Am I covered?

“Do I need to take out Public Liability cover on my horse insurance policy if I already have this through another organisation?”

Alongside vet’s fees, public liability is arguably one of the most commonly selected covers on horse insurance policies. Most horse owners and riders will recognise the importance of this protection, in part due to the unpredictable nature of horses – and the people or environment surrounding them.

Many riders will enjoy hacking their horses regularly on public roads, but this activity also presents a risk of damaging third party property. We’ve all seen the comical picture of two riders enjoying a pleasant hack with speech bubbles appearing to depict their mounts discussing whether to spook at the plastic bag or the imaginary squirrel – an illustration that is all too familiar to most of us! Thankfully we can normally disregard our horses’ antics with a grimace or a retort of “Feeling a bit fresh today!” but it is important to ensure you have also safeguarded yourself against potentially more serious incidents.

If your horse chooses a very untimely moment to dance across the road and in doing so causes damage to a passing car you could find yourself liable for the costs associated with the losses incurred by the third party. In this particular example you may be looking at a few repair bills (which could be more expensive than expected) but there are various other scenarios which could result in severe losses being suffered: a more serious accident involving multiple individuals or causing bodily injury could see a claimant’s costs and expenses spiral rapidly. Ensuring you have the appropriate cover on your policy could indemnify you against liability at law for the associated damages.

A number of equestrian organisations, clubs or societies provide public liability cover to its members as an additional benefit. The important factor to consider is whether this policy is discipline specific i.e. will it also cover you for participating in other activities. It is also essential to establish if there are any location restrictions – will you be covered at shows/events/training sessions organised by another governing body, or whilst participating in your own personal activities, for example hacking or riding on the beach? If the contract will offer cover anytime anywhere then you may find this sufficient and can save the expense of purchasing additional cover, but it is vital you are aware of any policy limitations and do not assume you are automatically covered for all activities.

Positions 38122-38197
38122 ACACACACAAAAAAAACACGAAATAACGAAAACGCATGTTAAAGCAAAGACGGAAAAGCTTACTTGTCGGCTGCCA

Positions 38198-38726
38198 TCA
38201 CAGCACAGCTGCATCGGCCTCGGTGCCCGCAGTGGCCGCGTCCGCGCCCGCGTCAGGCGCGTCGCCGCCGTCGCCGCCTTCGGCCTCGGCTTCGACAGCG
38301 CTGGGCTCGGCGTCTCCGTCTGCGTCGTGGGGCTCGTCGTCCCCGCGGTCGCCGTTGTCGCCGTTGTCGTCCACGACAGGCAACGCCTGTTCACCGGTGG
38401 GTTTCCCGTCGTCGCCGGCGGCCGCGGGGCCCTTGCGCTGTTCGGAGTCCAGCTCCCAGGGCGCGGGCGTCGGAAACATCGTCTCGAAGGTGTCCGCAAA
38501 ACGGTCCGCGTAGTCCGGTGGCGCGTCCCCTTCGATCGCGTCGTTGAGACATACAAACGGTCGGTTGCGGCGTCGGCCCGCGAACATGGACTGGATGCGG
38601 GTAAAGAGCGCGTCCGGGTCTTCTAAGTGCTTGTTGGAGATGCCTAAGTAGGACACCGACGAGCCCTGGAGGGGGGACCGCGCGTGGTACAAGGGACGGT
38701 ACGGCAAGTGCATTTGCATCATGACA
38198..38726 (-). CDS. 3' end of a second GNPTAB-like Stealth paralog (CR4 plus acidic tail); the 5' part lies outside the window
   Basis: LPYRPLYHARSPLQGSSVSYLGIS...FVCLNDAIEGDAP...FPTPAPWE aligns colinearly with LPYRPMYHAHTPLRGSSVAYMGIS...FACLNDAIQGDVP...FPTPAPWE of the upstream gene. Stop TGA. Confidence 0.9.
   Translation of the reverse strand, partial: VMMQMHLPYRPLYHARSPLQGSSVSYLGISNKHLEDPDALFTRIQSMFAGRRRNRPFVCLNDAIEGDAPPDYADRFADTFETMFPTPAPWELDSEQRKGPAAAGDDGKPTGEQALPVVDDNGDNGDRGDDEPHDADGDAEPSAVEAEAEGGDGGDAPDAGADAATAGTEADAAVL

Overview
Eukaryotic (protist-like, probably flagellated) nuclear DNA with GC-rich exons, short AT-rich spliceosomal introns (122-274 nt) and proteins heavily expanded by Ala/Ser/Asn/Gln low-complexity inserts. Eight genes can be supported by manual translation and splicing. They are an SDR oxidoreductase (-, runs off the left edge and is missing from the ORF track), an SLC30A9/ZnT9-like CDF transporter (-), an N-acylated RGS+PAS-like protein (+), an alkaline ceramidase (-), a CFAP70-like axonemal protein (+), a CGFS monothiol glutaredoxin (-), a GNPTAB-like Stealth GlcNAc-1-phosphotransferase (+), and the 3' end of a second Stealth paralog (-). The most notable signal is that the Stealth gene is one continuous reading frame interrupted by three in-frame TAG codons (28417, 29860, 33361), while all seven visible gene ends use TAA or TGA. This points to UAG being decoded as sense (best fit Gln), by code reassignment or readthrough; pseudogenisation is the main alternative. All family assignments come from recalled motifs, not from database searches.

As with all policies, there are certain exclusions that will apply; normally these would include the use of the horse for any business purposes or in connection with your trade or profession, use within a riding establishment and the serving or attempting to serve a mare by a stallion. As always, policy limitations will vary and it is vital to read the full wording to ensure you have the correct level of cover and limit of indemnity (the maximum amount payable for claims arising from one cause) required.

Laura Swinnerton has worked in the insurance industry since 2006 after achieving a BSc (Hons) in Equine Science from The University of the West of England. She studied at Hartpury College in Gloucester and has extensive equine knowledge from personal experiences as well as further professional training. She has two horses to compete –‘Molly’ who is an Intermediate/ CCI** level eventer and ‘Lex’ who showjumps at 1.35m level – and can regularly be seen competing around the UK.

Author: Features Editor

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